I-2021
16th Apr 2006, 11:40
Hi LEM,

In step number one I said that anyway the horn will sound if one leg is not down and locked. Recycling the gear is not recommended, I agree, but in any case if you have to perform the go around you will find yourself with Flaps 15 and gear up. Off course You lower the gear with Flaps 5... that's not the point. If you do not wait 3 greens before taking Flaps to 15 You will end up in this situation.
The FCTM states : "Land on all available gear. Recycling the landing gear in an attempt to extend the remaining gear is not recommended. A gear up or partial gear landing is preferable to running out of fuel while attempting to solve a gear problem [...]"
I think we all agree here... but I hope I took enough fuel to perform a go around and make an extra approach with all the things fixed up before landing or starting to burn the MDF. If not, well no need to argue... Vol 2 states

:Extinguished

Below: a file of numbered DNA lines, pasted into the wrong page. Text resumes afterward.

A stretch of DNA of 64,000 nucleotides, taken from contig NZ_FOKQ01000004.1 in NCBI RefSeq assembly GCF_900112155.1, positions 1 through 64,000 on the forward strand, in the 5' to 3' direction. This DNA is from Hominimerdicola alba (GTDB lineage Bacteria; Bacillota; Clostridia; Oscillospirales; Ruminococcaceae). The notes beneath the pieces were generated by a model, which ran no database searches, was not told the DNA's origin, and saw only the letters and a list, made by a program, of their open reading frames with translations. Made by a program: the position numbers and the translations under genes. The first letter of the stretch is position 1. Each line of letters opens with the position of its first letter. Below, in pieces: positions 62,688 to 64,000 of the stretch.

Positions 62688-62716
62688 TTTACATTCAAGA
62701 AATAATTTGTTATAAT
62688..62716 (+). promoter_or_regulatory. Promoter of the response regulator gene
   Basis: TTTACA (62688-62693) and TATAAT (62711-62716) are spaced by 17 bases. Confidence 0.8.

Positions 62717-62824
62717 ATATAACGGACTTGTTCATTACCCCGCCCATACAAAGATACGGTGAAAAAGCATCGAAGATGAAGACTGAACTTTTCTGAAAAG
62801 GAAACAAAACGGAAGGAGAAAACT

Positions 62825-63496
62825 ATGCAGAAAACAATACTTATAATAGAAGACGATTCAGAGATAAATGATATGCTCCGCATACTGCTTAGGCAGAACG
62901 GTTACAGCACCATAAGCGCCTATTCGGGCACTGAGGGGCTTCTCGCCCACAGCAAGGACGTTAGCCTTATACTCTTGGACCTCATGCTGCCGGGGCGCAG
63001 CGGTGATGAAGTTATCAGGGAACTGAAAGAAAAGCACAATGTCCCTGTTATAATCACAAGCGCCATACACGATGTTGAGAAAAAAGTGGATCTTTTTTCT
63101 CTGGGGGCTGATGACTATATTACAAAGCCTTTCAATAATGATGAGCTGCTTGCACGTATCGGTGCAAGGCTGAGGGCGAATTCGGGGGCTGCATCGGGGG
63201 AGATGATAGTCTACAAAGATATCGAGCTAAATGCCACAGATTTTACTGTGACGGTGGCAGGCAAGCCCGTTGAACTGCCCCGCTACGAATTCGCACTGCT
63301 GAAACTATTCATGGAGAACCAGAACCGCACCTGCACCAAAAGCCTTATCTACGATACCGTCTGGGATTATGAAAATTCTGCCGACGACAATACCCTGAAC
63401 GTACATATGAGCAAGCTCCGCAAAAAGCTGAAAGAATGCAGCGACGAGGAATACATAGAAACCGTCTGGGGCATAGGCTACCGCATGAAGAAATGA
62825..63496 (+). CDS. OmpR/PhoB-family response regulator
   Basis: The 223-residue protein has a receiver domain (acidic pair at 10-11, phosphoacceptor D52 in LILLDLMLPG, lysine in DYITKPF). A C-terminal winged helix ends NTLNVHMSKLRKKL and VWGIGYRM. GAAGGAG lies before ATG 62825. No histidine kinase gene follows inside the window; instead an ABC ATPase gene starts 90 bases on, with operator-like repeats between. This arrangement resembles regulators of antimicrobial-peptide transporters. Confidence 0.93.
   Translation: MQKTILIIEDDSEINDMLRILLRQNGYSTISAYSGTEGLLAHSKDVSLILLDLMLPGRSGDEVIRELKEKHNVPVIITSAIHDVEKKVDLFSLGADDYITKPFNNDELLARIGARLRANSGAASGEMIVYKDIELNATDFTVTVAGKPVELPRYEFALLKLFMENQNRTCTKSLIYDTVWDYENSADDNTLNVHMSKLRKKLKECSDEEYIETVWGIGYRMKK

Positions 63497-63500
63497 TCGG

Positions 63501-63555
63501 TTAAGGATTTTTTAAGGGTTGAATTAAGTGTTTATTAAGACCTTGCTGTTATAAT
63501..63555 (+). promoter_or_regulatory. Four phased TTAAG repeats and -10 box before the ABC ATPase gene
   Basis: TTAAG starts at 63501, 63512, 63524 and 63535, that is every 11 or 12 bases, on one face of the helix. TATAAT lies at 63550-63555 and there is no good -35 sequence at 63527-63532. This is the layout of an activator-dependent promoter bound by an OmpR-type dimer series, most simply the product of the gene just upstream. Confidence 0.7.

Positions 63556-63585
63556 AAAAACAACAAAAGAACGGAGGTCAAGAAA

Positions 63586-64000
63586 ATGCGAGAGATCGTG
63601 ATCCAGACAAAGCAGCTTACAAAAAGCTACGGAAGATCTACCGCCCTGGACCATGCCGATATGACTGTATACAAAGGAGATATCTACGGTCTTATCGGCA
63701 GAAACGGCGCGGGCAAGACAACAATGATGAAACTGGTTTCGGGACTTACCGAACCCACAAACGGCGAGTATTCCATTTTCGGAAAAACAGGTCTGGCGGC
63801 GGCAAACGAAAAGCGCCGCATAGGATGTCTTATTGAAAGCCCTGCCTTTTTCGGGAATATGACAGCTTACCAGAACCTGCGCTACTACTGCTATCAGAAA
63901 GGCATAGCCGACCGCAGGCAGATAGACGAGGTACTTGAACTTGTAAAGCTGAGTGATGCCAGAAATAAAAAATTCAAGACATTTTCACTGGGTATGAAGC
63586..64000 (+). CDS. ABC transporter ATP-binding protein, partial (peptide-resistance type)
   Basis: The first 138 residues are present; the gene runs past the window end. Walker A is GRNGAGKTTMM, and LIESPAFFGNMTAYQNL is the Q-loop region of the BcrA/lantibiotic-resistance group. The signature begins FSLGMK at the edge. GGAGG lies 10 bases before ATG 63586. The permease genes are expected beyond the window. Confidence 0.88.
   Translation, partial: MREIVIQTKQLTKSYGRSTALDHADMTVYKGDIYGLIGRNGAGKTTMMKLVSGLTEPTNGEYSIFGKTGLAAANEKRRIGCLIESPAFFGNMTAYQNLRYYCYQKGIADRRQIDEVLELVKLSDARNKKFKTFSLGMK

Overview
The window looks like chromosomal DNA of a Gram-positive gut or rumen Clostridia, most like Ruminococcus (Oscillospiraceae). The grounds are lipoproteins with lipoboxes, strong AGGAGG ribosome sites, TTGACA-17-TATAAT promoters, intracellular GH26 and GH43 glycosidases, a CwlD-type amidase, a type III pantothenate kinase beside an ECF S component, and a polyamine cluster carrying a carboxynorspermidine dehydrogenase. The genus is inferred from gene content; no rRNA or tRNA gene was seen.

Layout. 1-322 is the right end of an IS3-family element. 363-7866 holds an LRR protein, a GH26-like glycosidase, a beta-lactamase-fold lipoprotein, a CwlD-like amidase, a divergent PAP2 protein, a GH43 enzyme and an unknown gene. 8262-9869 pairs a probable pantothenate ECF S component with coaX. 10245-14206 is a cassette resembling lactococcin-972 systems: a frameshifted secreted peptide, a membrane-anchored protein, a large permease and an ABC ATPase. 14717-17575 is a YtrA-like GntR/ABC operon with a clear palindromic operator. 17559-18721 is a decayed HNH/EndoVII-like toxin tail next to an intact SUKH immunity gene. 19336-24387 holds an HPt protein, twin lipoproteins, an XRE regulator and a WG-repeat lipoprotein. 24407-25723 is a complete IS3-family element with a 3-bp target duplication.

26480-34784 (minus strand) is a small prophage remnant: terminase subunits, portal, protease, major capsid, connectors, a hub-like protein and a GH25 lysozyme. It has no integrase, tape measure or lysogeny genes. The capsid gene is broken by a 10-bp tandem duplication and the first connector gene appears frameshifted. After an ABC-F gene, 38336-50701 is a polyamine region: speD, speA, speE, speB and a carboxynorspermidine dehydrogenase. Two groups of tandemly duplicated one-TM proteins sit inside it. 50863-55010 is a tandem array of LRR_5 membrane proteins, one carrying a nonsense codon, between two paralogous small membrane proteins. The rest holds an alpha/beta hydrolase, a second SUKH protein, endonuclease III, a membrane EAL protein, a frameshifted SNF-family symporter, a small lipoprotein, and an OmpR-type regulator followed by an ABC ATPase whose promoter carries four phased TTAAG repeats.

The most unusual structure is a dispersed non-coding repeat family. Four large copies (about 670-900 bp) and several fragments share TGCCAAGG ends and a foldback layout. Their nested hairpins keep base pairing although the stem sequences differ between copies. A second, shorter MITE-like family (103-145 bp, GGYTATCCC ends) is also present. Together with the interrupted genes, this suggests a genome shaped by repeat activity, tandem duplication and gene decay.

....
- landing gear is down and locked with landing gear lever DN.

And I agree with you 100%, you can land.

junior_man
16th Apr 2006, 14:47
Easy answer, use the non normal checklist. Do what it tells you to do.
Your own procedure doesn't sound too good at the hearing if something went wrong and you left something out.

Escape_Slide
18th Apr 2006, 01:49
If you have any gear indication problems, you should immediately exit from the landing phase, execute a go-around, advise ATC, with permissions climb to a safe altitude above MSA away from the airport, turn on your landing lights, put the aircraft into a hold or fly a triangle on heading and time. Watch your fuel. One pilot to do the visual inspection via the viewers, the other must fly the airplane. If it is not possible to view the downlock indicator, you must arrange a flyover inspection at nearest suitable airport. If the gear is not down, follow handbook procedures for gear up landing. You must not retract the gear for a second try, unless your procedures say otherwise, as the outcome is unpredictable. A broken walking beam on a 737 could, for instance, snag the roll-spoiler cables. You don't want to be in a situation where no one is flying the aircraft or adding extra complications because you decided to experiment. If you can fly the airplane leave experimenting off the agenda. Always carry enough fuel for such an event (normal trip plan).